On July 4th at about 8:15 a.m. our family received a call from my nephew that let us know that his father, and my brother, Mike, had passed away. Independence Day. In our American independence, we enjoy freedom bought for us by the sacrifices of others. On July 4th, 2012, my brother celebrated true Independence Day, a day made possible by the death of the One, Jesus Christ. On that day, Mike truly celebrated his independence from labor, hardship, struggle, sin and sorrow.
As we quickly began getting ready to join his family, I walked into my closet knowing exactly what I was going to wear—my Hawaiian shirt. Slipping it on, part of me felt a bit strange, as if it wasn’t an appropriate thing to wear at such an occasion, but with a sense of “defiant sorrow” I did so anyway. You see, my brother had requested that at his memorial service, that everyone should wear Hawaiian shirts (or Beaver gear, but I didn’t want to lose you Duck fans) because he knew what Jesus had provided for him beyond the grave. As I reflected on the emotions that I felt wearing the shirt, I realized how completely appropriate it was wear it. In 1 Corinthians 15:55-56 the Apostle Paul taught about death, and the expectation that we are to live under as we look for Jesus bringing the kingdom of God in its fullness. He writes this taunt to death. “O death, where is your victory? O death, where is your sting? The sting of death is sin, and the power of sin is the law. But thanks be to God, who gives us the victory through our Lord Jesus Christ.” It is as if Paul is trash-talking death itself, knowing that while we may experience sorrow, we do it defiantly, having been set free from the tyranny of death. We do so anticipating the independence we will have from it forever at the return of Jesus Christ. The power that death had through sin and the law has been obliterated by the death and resurrection of Jesus. What better way to give testimony to the death blow that Jesus brought upon death itself by wearing a Hawaiian shirt on the day that you are faced with the death of a loved one?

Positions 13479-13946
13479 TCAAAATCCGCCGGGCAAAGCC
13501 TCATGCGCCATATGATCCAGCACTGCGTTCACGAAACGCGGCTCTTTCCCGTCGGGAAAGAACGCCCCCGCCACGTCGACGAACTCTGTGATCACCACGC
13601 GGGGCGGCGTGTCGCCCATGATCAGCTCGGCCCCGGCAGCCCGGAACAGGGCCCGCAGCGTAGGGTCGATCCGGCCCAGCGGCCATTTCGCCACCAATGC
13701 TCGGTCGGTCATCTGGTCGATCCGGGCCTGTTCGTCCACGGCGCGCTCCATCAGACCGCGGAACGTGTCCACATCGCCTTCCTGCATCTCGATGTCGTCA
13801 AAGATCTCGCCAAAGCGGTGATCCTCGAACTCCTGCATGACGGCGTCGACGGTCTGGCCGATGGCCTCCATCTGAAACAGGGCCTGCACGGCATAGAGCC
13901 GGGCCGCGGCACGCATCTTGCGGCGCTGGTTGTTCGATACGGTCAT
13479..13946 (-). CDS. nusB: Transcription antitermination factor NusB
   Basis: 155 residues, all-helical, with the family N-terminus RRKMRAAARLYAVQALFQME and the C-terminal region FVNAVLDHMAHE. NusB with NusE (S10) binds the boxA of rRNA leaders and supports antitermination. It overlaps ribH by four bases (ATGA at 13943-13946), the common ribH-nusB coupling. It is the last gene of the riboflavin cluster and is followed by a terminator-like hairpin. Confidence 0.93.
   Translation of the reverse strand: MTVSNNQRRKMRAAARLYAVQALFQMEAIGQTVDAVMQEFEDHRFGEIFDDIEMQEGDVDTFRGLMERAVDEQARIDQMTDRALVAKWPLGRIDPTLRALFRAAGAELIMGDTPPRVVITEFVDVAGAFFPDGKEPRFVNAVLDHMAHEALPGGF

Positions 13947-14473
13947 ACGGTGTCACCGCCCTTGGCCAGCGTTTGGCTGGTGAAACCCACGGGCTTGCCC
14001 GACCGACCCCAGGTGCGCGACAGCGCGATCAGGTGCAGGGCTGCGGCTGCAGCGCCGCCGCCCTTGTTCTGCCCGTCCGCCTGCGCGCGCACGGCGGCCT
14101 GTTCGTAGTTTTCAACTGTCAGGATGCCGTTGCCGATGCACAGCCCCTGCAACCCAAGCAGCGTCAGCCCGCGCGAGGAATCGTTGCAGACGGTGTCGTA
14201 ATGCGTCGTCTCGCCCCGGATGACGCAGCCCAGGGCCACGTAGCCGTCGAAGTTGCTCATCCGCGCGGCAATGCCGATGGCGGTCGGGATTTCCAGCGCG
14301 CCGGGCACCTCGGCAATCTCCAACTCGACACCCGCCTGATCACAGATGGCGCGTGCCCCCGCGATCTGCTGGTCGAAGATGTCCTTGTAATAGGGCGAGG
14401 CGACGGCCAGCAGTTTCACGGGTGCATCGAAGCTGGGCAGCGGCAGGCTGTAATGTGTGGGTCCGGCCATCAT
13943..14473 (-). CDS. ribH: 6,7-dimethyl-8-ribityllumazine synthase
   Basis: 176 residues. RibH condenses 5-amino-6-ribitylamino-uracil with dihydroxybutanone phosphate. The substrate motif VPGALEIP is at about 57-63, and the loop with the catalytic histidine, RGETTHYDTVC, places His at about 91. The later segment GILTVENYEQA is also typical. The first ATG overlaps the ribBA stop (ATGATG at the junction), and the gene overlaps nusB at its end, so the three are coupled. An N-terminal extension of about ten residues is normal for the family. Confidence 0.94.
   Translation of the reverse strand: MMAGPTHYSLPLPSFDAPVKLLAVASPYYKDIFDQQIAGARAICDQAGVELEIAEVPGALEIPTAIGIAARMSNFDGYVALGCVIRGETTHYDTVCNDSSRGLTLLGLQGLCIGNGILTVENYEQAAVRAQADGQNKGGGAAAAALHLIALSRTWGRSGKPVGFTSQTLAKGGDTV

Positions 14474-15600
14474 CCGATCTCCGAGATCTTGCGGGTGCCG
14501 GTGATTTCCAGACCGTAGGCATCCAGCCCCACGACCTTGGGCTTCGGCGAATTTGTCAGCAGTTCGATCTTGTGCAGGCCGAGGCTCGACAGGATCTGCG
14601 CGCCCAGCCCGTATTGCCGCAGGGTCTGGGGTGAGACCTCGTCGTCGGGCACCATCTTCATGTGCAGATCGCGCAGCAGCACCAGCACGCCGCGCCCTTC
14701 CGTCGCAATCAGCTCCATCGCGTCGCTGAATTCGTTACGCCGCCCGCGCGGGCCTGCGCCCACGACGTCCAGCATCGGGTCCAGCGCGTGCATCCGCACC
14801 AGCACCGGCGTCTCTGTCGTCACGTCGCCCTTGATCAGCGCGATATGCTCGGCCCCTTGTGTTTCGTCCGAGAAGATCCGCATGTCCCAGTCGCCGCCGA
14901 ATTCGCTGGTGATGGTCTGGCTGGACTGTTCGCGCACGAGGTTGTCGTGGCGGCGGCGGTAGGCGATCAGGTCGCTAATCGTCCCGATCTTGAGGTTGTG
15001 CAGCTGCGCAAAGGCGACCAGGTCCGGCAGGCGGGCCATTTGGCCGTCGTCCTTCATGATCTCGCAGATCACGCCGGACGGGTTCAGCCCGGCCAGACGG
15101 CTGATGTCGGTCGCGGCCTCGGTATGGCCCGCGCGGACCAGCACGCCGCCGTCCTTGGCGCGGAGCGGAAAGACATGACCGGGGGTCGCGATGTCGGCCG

So, for those of you who are wondering how my family is doing, we are doing well. We have sorrow, and grieve, but we do so defiantly and with hope. We do so knowing that we will see my brother again, not because of some wishful thinking, but because our independence from the power of sin is guaranteed. Thank you for your prayers. Please keep praying for Mike’s family and the rest of us.